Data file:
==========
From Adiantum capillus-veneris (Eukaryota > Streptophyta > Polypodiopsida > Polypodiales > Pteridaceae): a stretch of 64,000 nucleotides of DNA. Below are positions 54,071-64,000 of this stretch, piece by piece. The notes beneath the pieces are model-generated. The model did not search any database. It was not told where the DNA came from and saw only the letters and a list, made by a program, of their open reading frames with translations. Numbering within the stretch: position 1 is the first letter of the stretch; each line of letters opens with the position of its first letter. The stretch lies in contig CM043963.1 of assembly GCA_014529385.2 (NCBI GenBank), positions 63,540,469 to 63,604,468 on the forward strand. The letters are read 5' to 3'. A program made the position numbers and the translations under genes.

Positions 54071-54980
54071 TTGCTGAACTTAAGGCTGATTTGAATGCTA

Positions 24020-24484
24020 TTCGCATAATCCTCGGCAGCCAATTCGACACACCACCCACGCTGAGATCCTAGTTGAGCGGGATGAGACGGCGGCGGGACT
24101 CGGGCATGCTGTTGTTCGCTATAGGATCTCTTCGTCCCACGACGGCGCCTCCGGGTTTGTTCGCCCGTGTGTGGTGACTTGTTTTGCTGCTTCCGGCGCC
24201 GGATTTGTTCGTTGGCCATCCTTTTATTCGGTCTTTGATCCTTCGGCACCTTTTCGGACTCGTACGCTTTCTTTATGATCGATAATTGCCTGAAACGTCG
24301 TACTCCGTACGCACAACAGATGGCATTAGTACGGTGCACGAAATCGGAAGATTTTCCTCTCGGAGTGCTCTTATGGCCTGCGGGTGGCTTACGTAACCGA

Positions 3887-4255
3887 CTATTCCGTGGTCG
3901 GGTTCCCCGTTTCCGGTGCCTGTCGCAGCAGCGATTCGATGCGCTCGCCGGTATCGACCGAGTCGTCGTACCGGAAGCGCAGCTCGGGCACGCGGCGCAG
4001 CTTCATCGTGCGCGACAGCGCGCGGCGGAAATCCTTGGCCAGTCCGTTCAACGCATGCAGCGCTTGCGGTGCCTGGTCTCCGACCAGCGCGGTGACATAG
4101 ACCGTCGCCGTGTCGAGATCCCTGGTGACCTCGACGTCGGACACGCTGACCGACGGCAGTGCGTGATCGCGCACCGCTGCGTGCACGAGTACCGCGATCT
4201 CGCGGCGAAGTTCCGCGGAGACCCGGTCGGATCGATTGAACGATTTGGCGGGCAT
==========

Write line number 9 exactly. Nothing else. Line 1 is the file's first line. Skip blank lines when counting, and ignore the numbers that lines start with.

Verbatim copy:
Positions 3887-4255